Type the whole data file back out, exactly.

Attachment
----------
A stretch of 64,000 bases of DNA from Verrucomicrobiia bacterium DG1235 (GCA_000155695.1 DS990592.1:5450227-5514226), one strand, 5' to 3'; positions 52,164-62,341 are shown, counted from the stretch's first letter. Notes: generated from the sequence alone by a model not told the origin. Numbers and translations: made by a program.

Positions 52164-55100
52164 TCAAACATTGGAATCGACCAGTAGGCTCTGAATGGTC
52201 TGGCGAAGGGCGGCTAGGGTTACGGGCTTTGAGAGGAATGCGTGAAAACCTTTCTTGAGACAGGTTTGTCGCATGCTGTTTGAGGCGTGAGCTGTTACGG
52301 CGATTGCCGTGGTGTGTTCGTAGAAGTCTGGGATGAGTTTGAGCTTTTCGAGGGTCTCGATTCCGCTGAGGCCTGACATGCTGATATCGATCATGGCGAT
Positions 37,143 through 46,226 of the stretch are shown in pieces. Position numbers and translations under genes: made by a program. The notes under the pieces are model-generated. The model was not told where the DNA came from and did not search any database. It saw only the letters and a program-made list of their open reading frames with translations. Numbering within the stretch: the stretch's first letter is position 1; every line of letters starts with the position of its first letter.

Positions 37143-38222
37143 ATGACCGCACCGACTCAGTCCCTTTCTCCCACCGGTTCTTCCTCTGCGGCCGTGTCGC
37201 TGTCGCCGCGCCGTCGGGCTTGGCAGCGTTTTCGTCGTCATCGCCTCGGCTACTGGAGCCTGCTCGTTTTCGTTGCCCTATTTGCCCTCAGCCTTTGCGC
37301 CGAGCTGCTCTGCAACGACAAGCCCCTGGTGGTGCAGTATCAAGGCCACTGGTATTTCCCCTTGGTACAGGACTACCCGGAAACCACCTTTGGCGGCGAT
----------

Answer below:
A stretch of 64,000 bases of DNA from Verrucomicrobiia bacterium DG1235 (GCA_000155695.1 DS990592.1:5450227-5514226), one strand, 5' to 3'; positions 52,164-62,341 are shown, counted from the stretch's first letter. Notes: generated from the sequence alone by a model not told the origin. Numbers and translations: made by a program.

Positions 52164-55100
52164 TCAAACATTGGAATCGACCAGTAGGCTCTGAATGGTC
52201 TGGCGAAGGGCGGCTAGGGTTACGGGCTTTGAGAGGAATGCGTGAAAACCTTTCTTGAGACAGGTTTGTCGCATGCTGTTTGAGGCGTGAGCTGTTACGG
52301 CGATTGCCGTGGTGTGTTCGTAGAAGTCTGGGATGAGTTTGAGCTTTTCGAGGGTCTCGATTCCGCTGAGGCCTGACATGCTGATATCGATCATGGCGAT
Positions 37,143 through 46,226 of the stretch are shown in pieces. Position numbers and translations under genes: made by a program. The notes under the pieces are model-generated. The model was not told where the DNA came from and did not search any database. It saw only the letters and a program-made list of their open reading frames with translations. Numbering within the stretch: the stretch's first letter is position 1; every line of letters starts with the position of its first letter.

Positions 37143-38222
37143 ATGACCGCACCGACTCAGTCCCTTTCTCCCACCGGTTCTTCCTCTGCGGCCGTGTCGC
37201 TGTCGCCGCGCCGTCGGGCTTGGCAGCGTTTTCGTCGTCATCGCCTCGGCTACTGGAGCCTGCTCGTTTTCGTTGCCCTATTTGCCCTCAGCCTTTGCGC
37301 CGAGCTGCTCTGCAACGACAAGCCCCTGGTGGTGCAGTATCAAGGCCACTGGTATTTCCCCTTGGTACAGGACTACCCGGAAACCACCTTTGGCGGCGAT